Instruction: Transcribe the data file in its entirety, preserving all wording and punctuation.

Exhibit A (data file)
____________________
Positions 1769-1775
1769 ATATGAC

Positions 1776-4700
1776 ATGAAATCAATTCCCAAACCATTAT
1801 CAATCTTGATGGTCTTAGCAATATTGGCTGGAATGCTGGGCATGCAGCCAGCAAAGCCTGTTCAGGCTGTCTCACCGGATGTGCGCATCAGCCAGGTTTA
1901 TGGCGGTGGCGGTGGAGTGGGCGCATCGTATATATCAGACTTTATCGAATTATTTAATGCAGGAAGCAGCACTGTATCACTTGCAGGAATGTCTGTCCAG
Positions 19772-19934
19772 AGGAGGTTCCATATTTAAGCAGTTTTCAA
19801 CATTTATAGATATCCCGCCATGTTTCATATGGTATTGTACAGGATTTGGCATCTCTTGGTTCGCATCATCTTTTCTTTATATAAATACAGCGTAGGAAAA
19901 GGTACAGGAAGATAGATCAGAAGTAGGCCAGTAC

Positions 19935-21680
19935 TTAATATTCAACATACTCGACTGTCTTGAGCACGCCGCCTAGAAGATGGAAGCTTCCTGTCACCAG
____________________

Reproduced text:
Positions 1769-1775
1769 ATATGAC

Positions 1776-4700
1776 ATGAAATCAATTCCCAAACCATTAT
1801 CAATCTTGATGGTCTTAGCAATATTGGCTGGAATGCTGGGCATGCAGCCAGCAAAGCCTGTTCAGGCTGTCTCACCGGATGTGCGCATCAGCCAGGTTTA
1901 TGGCGGTGGCGGTGGAGTGGGCGCATCGTATATATCAGACTTTATCGAATTATTTAATGCAGGAAGCAGCACTGTATCACTTGCAGGAATGTCTGTCCAG
Positions 19772-19934
19772 AGGAGGTTCCATATTTAAGCAGTTTTCAA
19801 CATTTATAGATATCCCGCCATGTTTCATATGGTATTGTACAGGATTTGGCATCTCTTGGTTCGCATCATCTTTTCTTTATATAAATACAGCGTAGGAAAA
19901 GGTACAGGAAGATAGATCAGAAGTAGGCCAGTAC

Positions 19935-21680
19935 TTAATATTCAACATACTCGACTGTCTTGAGCACGCCGCCTAGAAGATGGAAGCTTCCTGTCACCAG